Like President Biden, Gorman has struggled with a speech impediment and has been open about her experience overcoming it. She actually used poetry as a tool to correct it. First, she used it as a way of expressing herself without having to speak. Then she used it to bring her poems to life.

“Once I arrived at the point in my life in high school, where I said, ‘you know what? Writing my poems on the page isn’t enough for me,” she told CBS News. “I have to give them breath, and life, I have to perform them as I am.’ That was the moment that I was able to grow past my speech impediment.”

What Inspired “The Hill We Climb”

Gorman said the inaugural committee gave her freedom and flexibility when it came to choosing what to write about. She was well on her way before the Jan. 6 attack on the U.S. Capitol. Those events then influenced her writing. 

“It energized me even more to believe that much more firmly in a message of hope, community and healing. I felt like that was the type of poem that I needed to write and it was the type of poem that the country and the world needed to hear,” she told CNN’s Anderson Cooper.  

That message came across clearly and the insurrection was depicted in part of “The Hill We Climb.”

“It’s because being American is more than a pride we inherit. It’s the past we step into and how we repair it. We’ve seen a force that would shatter our nation rather than share it, would destroy our country if it meant delaying democracy and this effort very nearly succeeded,” she said. “But while democracy can be periodically delayed it can never be permanently defeated. In this truth, in this faith we trust. For while we have our eyes on the future history has its eyes on us.”

Nation Impressed by Gorman

“Wow…Wow, I just, wow you’re awesome,” Cooper said when closing his interview with her. “I am so transfixed.” 

Lin-Manuel Miranda also cheered Gorman on. “The Hill We Climb” notably references a line of scripture that appears in a “Hamilton” song. Gorman also said she used to sing the song “Aaron Burr, Sir” to help her say her R sounds and correct her speech impediment. 

“I have never been prouder to see another young woman rise!” Oprah Winfrey wrote. “Brava Brava Amanda Gorman! Maya Angelou is cheering—and so am I.”

Winfrey also gave Gorman a ring with a caged bird on it—a reference to the famous Angelou poem— which Gorman wore during the inauguration. 

Actor Mark Ruffalo joined the onslaught of praise, saying that her words will lead the nation. 

Former President Barack Obama echoed that idea as well, and former Secretary of State Hillary Clinton said Gorman promised to run for president one day. 

See what others are saying: (CBS News) (New York Times) (Los Angeles Times)

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SAT Drops Subject Tests and Optional Essay Section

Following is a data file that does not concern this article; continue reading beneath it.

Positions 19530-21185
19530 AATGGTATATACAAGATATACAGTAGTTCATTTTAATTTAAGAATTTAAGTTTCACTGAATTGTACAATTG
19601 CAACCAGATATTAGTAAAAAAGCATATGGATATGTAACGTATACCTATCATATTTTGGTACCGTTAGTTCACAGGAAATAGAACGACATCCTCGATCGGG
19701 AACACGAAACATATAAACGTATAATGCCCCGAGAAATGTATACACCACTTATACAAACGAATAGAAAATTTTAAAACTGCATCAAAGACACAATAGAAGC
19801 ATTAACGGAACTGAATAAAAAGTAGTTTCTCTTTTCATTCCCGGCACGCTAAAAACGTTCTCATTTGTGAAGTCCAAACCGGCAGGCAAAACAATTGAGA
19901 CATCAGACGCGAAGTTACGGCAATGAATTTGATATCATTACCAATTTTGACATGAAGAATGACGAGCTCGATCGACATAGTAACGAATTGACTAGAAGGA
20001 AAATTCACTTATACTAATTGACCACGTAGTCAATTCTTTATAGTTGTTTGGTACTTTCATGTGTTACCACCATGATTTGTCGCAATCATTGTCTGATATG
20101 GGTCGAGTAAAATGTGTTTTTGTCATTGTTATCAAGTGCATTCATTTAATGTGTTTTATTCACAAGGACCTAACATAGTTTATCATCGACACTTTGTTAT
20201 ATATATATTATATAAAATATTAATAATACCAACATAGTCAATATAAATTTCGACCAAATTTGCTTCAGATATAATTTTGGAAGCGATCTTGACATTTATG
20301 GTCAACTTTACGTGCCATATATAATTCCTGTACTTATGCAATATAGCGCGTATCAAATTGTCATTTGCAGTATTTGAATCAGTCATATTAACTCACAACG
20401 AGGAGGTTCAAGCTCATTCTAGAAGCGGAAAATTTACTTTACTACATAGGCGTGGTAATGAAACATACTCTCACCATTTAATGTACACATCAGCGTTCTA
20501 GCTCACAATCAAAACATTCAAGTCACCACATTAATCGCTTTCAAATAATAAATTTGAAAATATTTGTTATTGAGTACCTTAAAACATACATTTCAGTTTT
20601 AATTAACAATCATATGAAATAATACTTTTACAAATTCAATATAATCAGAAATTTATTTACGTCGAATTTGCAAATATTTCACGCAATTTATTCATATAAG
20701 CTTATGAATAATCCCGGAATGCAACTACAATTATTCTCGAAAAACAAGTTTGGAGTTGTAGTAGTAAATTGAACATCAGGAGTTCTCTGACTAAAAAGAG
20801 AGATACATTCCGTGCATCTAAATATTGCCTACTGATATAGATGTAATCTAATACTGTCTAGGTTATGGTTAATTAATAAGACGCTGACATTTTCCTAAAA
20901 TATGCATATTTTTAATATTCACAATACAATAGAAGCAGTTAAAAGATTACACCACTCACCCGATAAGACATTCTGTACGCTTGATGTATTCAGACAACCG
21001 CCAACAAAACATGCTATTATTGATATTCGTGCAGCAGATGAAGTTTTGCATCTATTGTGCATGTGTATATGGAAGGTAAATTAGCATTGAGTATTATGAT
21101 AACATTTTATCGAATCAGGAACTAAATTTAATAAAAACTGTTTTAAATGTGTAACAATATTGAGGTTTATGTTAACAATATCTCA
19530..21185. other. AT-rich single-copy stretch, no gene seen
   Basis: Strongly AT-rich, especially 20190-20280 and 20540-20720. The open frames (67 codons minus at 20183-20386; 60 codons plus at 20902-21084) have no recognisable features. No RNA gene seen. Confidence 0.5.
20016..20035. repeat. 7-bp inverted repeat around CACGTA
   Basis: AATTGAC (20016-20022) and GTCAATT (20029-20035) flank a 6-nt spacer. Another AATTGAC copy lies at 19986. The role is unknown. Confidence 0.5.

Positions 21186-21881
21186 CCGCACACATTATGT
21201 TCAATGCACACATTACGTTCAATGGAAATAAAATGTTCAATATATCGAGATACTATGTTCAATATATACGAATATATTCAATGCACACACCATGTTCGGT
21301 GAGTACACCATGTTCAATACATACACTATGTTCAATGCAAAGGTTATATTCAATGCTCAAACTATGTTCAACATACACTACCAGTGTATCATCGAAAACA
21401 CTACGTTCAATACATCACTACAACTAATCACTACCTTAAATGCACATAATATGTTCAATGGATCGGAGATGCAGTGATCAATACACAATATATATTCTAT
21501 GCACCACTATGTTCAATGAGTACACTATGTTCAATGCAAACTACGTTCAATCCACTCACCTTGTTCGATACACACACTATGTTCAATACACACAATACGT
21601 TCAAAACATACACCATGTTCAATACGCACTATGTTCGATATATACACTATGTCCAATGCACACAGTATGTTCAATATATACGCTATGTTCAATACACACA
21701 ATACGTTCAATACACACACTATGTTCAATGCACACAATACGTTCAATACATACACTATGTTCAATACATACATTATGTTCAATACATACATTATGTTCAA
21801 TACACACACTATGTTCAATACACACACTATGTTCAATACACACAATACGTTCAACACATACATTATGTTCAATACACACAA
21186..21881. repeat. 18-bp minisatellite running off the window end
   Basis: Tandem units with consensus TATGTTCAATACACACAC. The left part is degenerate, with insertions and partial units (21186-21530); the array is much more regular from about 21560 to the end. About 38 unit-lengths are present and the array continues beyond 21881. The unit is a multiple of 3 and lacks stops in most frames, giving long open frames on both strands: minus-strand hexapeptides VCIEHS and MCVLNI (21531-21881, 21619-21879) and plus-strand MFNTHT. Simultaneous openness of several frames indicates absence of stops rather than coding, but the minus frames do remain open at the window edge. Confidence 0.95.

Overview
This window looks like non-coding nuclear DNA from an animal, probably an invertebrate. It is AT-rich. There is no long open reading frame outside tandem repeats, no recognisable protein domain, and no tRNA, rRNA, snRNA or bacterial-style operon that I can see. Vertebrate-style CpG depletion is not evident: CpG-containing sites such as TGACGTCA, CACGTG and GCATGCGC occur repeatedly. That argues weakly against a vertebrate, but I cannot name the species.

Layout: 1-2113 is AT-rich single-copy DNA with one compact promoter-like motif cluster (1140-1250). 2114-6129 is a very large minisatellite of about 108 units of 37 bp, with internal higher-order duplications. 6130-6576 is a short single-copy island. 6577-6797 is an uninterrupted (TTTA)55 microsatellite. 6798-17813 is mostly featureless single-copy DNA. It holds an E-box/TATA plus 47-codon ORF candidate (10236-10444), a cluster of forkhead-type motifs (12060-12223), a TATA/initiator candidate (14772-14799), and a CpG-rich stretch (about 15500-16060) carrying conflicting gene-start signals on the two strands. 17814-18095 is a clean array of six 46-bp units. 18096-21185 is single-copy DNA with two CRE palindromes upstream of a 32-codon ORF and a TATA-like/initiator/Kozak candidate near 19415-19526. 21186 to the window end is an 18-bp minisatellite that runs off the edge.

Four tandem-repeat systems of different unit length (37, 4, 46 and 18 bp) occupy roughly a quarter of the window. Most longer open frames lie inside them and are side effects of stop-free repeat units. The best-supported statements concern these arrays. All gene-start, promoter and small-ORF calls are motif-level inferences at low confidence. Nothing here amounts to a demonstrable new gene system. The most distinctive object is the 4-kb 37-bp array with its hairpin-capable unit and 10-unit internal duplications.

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  • The College Board will discontinue SAT subject tests effective immediately and will scrap the optional essay section in June. 
  • The organization cited the coronavirus pandemic as part of the reason for accelerating these changes.
  • Regarding subject tests, the College Board said the other half of the decision rested on the fact that Advanced Placement tests are now more accessible to low-income students and students of color, making subject tests unnecessary. 
  • It also said it plans to launch a digital version of the SAT in the near future, despite failing to implement such a plan last year after a previous announcement.

College Board Ends Subject Tests and Optional Essay

College Board announced Tuesday that it will scrap the SAT’s optional essay section, as well as subject tests.

Officials at the organization cited the COVID-19 pandemic as part of the reason for these changes, saying is has “accelerated a process already underway at the College Board to simplify our work and reduce demands on students.”

The decision was also made in part because Advanced Placement tests, which College Board also administers, are now available to more low-income students and students of color. Thus, College Board has said this makes SAT subject tests unnecessary. 

While subject tests will be phased out for international students, they have been discontinued effective immediately in the U.S. 

Regarding the optional essay, College Board said high school students are now able to express their writing skills in a variety of ways, a factor which has made the essay section less necessary.

With several exceptions, it will be discontinued in June.

The Board Will Implement an Online SAT Test

In its announcement, College Board also said it plans to launch a revised version of the SAT that’s aimed at making it “more flexible” and “streamlined” for students to take the test online.

In April 2020, College Board announced it would be launching a digital SAT test in the fall if schools didn’t reopen. The College Board then backtracked on its plans for a digital test in June, before many schools even decided they would remain closed.

According to College Board, technological challenges led to the decision to postpone that plan.

For now, no other details about the current plan have been released, though more are expected to be revealed in April. 

See what others are saying: (The Washington Post) (NPR) (The New York Times)